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We have a real hero in our country, his name is William Jefferson Clinton

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By JEAN H. LEE, Associated Press Writer Jean H. Lee, Associated Press Writer 11 mins ago

SEOUL, South Korea – Former President Bill Clinton brought two freed U.S. journalists out of North Korea early Wednesday following rare talks with reclusive leader Kim Jong Il, who pardoned the women sentenced to hard labor for entering the country illegally.

Euna Lee and Laura Ling were heading back to the U.S. with Clinton, his spokesman Matt McKenna said, less than 24 hours after the former U.S. leader landed in the North Korean capital on a private, humanitarian trip to secure their release.

The women, dressed in short-sleeved shirts and jeans, appeared healthy as they climbed the steps to the plane and shook hands with Clinton before getting into the jet, APTN footage in Pyongyang showed. Clinton waved, put his hand over his heart and then saluted.

North Korean officials waved as the plane took off. McKenna said the flight was bound for Los Angeles, where the journalists will be reunited with their families. The White House had no comment.

Their departure was a jubilant conclusion to a more than four-month ordeal for the women arrested near the North Korean-Chinese border in March while on a reporting trip for Current TV, the media venture founded by former Vice President Al Gore. They were sentenced in June to 12 years of hard labor for illegal entry and engaging in “hostile acts.”

U.S. Secretary of State Hillary Rodham Clinton had urged North Korea last month to grant them amnesty, saying they were remorseful and their families anguished.

North Korean media characterized the women’s release as proof of “humanitarian and peace-loving policy.”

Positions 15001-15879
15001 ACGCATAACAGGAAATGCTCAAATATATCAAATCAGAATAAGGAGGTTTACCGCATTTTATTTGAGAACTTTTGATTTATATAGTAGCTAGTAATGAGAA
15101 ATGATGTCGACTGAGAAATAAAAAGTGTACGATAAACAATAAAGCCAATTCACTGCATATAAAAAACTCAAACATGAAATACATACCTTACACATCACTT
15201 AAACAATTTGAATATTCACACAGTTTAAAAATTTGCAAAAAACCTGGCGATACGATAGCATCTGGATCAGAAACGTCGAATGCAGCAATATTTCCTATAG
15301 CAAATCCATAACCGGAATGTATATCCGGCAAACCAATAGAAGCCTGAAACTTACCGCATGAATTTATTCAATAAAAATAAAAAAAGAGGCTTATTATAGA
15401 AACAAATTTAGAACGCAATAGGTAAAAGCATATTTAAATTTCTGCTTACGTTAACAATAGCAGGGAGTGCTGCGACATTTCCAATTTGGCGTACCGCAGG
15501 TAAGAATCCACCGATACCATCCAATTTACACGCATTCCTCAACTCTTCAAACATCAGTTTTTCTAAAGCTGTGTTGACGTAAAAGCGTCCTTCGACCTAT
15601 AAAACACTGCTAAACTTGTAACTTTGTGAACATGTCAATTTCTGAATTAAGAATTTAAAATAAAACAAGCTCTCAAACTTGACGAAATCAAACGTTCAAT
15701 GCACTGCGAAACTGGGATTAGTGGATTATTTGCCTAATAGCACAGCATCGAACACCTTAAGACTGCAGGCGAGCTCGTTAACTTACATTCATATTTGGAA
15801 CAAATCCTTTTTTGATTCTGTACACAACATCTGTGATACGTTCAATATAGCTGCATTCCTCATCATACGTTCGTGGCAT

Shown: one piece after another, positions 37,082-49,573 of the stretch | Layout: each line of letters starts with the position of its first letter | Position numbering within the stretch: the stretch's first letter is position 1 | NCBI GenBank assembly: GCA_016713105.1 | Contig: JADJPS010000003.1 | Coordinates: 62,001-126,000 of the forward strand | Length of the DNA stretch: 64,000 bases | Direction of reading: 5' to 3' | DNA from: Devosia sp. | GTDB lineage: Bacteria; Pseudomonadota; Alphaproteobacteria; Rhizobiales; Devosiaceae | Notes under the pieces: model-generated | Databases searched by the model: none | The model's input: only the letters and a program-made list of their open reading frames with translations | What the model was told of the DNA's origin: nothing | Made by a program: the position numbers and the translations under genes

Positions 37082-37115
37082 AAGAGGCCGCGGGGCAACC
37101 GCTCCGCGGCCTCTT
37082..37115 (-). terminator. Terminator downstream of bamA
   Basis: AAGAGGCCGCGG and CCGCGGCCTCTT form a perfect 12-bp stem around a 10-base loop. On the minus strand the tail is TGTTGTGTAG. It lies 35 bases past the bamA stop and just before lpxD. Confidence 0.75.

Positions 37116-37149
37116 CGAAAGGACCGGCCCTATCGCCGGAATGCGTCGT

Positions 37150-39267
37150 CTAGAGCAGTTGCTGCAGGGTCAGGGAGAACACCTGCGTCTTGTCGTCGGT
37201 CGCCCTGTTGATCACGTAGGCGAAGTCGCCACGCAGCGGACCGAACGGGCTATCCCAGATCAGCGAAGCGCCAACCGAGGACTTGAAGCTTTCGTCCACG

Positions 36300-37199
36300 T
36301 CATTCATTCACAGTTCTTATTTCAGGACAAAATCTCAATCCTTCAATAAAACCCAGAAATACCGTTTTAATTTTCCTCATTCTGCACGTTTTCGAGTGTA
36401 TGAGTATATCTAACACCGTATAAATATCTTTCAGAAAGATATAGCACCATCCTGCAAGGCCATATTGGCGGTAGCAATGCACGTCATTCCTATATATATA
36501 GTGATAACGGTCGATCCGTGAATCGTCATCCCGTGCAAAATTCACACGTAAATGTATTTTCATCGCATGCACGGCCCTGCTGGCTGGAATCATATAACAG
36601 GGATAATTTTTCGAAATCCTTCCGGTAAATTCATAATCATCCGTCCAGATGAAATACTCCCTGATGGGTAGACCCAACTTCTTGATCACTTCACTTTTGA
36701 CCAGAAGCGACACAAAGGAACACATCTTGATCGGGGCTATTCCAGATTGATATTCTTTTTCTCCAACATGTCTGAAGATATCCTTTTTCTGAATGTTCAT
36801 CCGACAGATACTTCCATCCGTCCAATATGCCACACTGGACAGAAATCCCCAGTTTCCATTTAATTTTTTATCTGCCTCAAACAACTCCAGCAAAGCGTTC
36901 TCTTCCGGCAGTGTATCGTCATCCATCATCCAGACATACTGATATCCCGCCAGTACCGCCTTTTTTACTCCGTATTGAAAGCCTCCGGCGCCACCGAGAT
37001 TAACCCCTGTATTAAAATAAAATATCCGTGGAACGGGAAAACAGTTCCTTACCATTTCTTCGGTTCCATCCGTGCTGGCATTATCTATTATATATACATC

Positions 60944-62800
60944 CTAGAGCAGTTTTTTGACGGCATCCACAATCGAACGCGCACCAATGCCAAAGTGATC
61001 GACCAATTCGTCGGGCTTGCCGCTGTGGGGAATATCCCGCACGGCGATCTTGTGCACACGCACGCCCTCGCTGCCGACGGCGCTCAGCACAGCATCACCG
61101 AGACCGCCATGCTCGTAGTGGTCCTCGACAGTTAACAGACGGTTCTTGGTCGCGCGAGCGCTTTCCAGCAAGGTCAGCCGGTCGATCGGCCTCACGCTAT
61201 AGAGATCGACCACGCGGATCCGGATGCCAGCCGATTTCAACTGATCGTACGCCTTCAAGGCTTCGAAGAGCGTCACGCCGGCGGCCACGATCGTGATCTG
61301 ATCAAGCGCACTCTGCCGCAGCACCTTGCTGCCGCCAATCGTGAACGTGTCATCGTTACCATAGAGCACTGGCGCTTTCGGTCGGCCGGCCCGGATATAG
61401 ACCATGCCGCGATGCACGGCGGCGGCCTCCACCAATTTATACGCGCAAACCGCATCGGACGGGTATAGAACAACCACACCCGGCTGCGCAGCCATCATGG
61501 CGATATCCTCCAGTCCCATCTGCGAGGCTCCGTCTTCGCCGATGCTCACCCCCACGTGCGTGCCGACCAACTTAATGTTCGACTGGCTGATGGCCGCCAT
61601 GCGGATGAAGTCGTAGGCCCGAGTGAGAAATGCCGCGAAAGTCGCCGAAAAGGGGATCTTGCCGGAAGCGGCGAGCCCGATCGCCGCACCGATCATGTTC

Their families said they were “overjoyed” by the pardon. Lee, 36, a South Korean-born U.S. citizen, is the mother of a 4-year-old. Ling, a 32-year-old California native, is the younger sister of Lisa Ling, a correspondent for CNN as well as “The Oprah Winfrey Show” and “National Geographic Explorer.”

Clinton’s landmark trip to Pyongyang also resulted in rare talks with reclusive Kim Jong Il that state-run media described as “wide-ranging” and “exhaustive.” The meeting was Kim’s first with a prominent Western figure since reportedly suffering a stroke nearly a year ago.

While the White House emphasized the private nature of Clinton’s trip, his landmark visit to Pyongyang to free the Americans was a coup that came at a time of heightened tensions over North Korea’s nuclear program.

State media said Clinton apologized on behalf of the women and relayed President Barack Obama‘s gratitude. The report said the visit would “contribute to deepening the understanding” between North Korea and the United States.

The meeting also appeared aimed at dispelling persistent questions about the health of the authoritarian North Korean leader, who was said to be suffering from chronic diabetes and heart disease before the reported stroke.